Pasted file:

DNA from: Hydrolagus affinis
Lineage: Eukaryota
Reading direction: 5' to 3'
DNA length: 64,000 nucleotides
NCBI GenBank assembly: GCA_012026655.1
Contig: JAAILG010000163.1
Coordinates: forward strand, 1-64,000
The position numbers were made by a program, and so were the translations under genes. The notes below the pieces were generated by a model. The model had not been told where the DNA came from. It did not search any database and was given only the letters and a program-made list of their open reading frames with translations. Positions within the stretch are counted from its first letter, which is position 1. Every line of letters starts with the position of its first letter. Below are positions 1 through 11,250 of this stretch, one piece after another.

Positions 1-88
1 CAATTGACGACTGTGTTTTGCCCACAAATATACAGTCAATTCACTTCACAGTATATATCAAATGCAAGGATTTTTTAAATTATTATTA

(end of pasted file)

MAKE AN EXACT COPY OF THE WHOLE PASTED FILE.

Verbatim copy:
DNA from: Hydrolagus affinis
Lineage: Eukaryota
Reading direction: 5' to 3'
DNA length: 64,000 nucleotides
NCBI GenBank assembly: GCA_012026655.1
Contig: JAAILG010000163.1
Coordinates: forward strand, 1-64,000
The position numbers were made by a program, and so were the translations under genes. The notes below the pieces were generated by a model. The model had not been told where the DNA came from. It did not search any database and was given only the letters and a program-made list of their open reading frames with translations. Positions within the stretch are counted from its first letter, which is position 1. Every line of letters starts with the position of its first letter. Below are positions 1 through 11,250 of this stretch, one piece after another.

Positions 1-88
1 CAATTGACGACTGTGTTTTGCCCACAAATATACAGTCAATTCACTTCACAGTATATATCAAATGCAAGGATTTTTTAAATTATTATTA